At 23 years of age, still wet behind the ears, a notice on a bulletin board commanded my attention. While working on my degree I had the opportunity to spend time in the field, or Manumiro PÄIVÄNSINI , in my case. There was to be four in the party. The objective was to gather as much information as possible on the history, culture and lifestyle of the people on Manumiro. The islanders were an oddity, tracing their heritage to Finland but somehow had found their way to an isolated dot of land in the North Atlantic. Our research would hopefully unravel the mystery of how they got there. We hoped to chronicle how the community evolved over time to resemble more of a culture closer to the Shetland Islands than their roots. We would gather stories, make field recordings and gather notes on everything. It was certainly an assignment that excited me. I kept thinking if I might win the appointment I could be experiencing life in a place I could never imagine having the opportunity to see. Best of all, the people spoke English, or so they said.
Our transport was a ship taking supplies across the Atlantic to Norway. The accommodations left much to be desired but the food was good. Even so, the trip was miserable. If it wasn’t blowing up a gale, the rain was falling in buckets or the wind sliced through your clothing. I remained chilled during the whole time. Once or twice we feared for our safety as mother nature tested the skills of the crew and the durability of the ship, but we arrived safely in Oslo. From here it was a off to another ship after a couple of days in a noisy youth hostel. Once we hit the Shetland Islands it was off to another smaller ship the next morning, heading for Manumiro.
Luckily the seas were calm and the skies sunny as we journeyed for the outback islands that neither Norway nor the Shetlands will assert a claim over. They claim it is the questionable location, right on each other’s border (both countries claim an economic zone that extends way beyond their physical land, taking in everything between the shore and the edge of the zone). The Captain had his own theory: Manumiro never had much of interest to either country and whoever adopts the specks of land will spend more money than Manumiro can bring to them.
The Captain tried to reduce the shock he knew we would experience on the island. Dutifully he explained the people of Manumiro had always been survivors, making a life for themselves by ‘a slim margin’. He added we were in for a shock with the language. Yes it was English but in a Manumiro way. Aside from accent and a few Old Norse, Norwegian, Finnish and Irish words tossed in, it was still English but barely. He told us how the islanders would avoid us for days and not show us much more than a bit of courtesy until we joined them in the daily work routine. He added a life of comfort was not the Manumiro way. He added it was hard work keeping up an island and nobody but themselves to do it. If we would join in the islanders would embrace us as one of their own. Then, and only then, would we get what we came for. He also cautioned us to be careful about performing some tasks as they were not for those without the experience, adding the work came so natural for the islanders that they would never think you had never performed a task they have done all their life.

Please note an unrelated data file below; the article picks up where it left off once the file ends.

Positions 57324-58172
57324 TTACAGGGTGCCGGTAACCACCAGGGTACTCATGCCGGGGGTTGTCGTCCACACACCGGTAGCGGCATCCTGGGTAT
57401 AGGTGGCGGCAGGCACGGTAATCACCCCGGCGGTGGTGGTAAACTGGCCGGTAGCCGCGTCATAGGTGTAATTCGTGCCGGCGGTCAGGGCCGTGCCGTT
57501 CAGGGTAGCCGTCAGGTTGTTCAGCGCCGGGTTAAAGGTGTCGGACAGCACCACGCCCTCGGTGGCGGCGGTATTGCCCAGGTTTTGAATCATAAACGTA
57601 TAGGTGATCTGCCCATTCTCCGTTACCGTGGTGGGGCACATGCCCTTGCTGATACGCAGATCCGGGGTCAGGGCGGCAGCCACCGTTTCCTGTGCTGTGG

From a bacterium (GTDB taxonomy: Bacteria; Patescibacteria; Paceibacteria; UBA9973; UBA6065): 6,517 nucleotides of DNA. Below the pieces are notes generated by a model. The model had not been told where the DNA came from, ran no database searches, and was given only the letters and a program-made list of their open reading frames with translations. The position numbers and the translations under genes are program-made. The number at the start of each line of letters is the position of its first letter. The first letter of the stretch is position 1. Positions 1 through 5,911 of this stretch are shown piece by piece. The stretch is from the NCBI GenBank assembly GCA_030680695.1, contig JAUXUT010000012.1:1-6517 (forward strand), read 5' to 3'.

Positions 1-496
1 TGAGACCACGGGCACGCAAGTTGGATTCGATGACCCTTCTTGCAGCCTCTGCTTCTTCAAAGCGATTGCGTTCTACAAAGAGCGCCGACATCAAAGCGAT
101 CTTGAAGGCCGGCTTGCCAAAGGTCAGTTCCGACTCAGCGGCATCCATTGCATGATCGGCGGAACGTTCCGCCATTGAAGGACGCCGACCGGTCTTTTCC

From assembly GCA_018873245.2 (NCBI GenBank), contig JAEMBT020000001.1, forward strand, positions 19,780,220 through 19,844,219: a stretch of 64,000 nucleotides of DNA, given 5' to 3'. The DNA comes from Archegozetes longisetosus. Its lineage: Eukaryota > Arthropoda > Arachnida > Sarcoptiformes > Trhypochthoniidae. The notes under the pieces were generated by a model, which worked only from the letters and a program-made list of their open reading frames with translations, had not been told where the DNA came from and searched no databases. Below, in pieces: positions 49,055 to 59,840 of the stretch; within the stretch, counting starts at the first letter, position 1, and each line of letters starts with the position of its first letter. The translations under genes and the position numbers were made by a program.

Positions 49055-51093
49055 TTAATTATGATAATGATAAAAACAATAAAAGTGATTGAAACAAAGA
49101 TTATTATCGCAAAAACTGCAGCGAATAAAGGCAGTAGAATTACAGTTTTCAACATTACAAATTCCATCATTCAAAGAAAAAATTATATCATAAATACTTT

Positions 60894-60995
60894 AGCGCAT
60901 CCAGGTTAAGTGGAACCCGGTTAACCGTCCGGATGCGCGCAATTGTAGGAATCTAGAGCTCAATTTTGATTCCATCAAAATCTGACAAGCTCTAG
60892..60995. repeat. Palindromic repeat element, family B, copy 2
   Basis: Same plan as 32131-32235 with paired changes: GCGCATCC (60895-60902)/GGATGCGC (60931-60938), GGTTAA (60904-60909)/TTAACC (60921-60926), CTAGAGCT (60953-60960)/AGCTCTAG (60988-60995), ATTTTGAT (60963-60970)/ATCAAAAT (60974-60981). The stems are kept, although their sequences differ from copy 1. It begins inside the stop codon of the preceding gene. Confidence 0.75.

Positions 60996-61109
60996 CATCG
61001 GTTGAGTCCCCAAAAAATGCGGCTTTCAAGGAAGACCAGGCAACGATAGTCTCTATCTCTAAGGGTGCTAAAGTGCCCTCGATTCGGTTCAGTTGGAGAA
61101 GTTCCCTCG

Another point the Captain made us aware of is that Manumiro is ten small sandy islands that are close together. He said that while the ship would stop only at Manumiro, merchandise would go out to other islands at low tide. He explained the shallow waters between the islands allowed for a tractor and wagon to be utilized to transport goods and even people from island to island but only in good weather and only at low tide. He said it might be possible to walk to the nearest island at low tide but he did not suggest we try. He said the water was perhaps a half a meter deep and we might sink in sand and muck up to our ankles with each step. He noted a trek of a few kilometers would greatly tax our endurance..
As our ship entered an indentation on the main island’s eastern side, there was no sign of life except for a small boat with a handful of men. They began to unload crates and we asked to help. In a few minutes we were heading to shore. The process would continue six more times before the supplies were on shore. With my strength zapped and my hands bloodied, we helped transport the crates to their final destination and were escorted to a brightly colored small wooden house we were told would be our new home.
In the kitchen a kindly looking grandmotherly woman prepared the house for occupancy as a pot boiled on the stove. Our shock came as she explained our restroom was a bucket with a bit of saltwater. She showed us our fresh and saltwater tanks, helped us put away things and taught us how to use the radio. There are no phones on Manumiro. The locals use somewhat of a walkie talkie system to communicate. By evening the wind had picked up and the clouds had rolled in. We sat down to a rabbit stew and fresh bread. “Hoping you lads like de stew” was one of the only things the quiet lady muttered. With our sore bodies, anything would be welcome to nourish our bodies and the stew was tasty. The night would be cold and wet.
The next morning we set out in the wind-swept rain to the restaurant. We were the only ones there. We ordered breakfast and a few minutes later plates appeared with fresh bread, fruit and butter. We asked about where the men were and was told we awoke too late for the daily business but we could take a look and find someone needing an extra hand.
We were surprised to have our help and offers rejected for about the first week. Nobody would be around us more than a minute or two. The lady at the restaurant explained the attitude. She said nobody could miss a day for sickness if they could help it and ‘da cold’ always came with the ship. ‘Da cold’ is either the common cold or some other virus that runs through the population for days once the ship comes in. Once we proved ourselves not to be sick, people would not leave us alone. She was correct.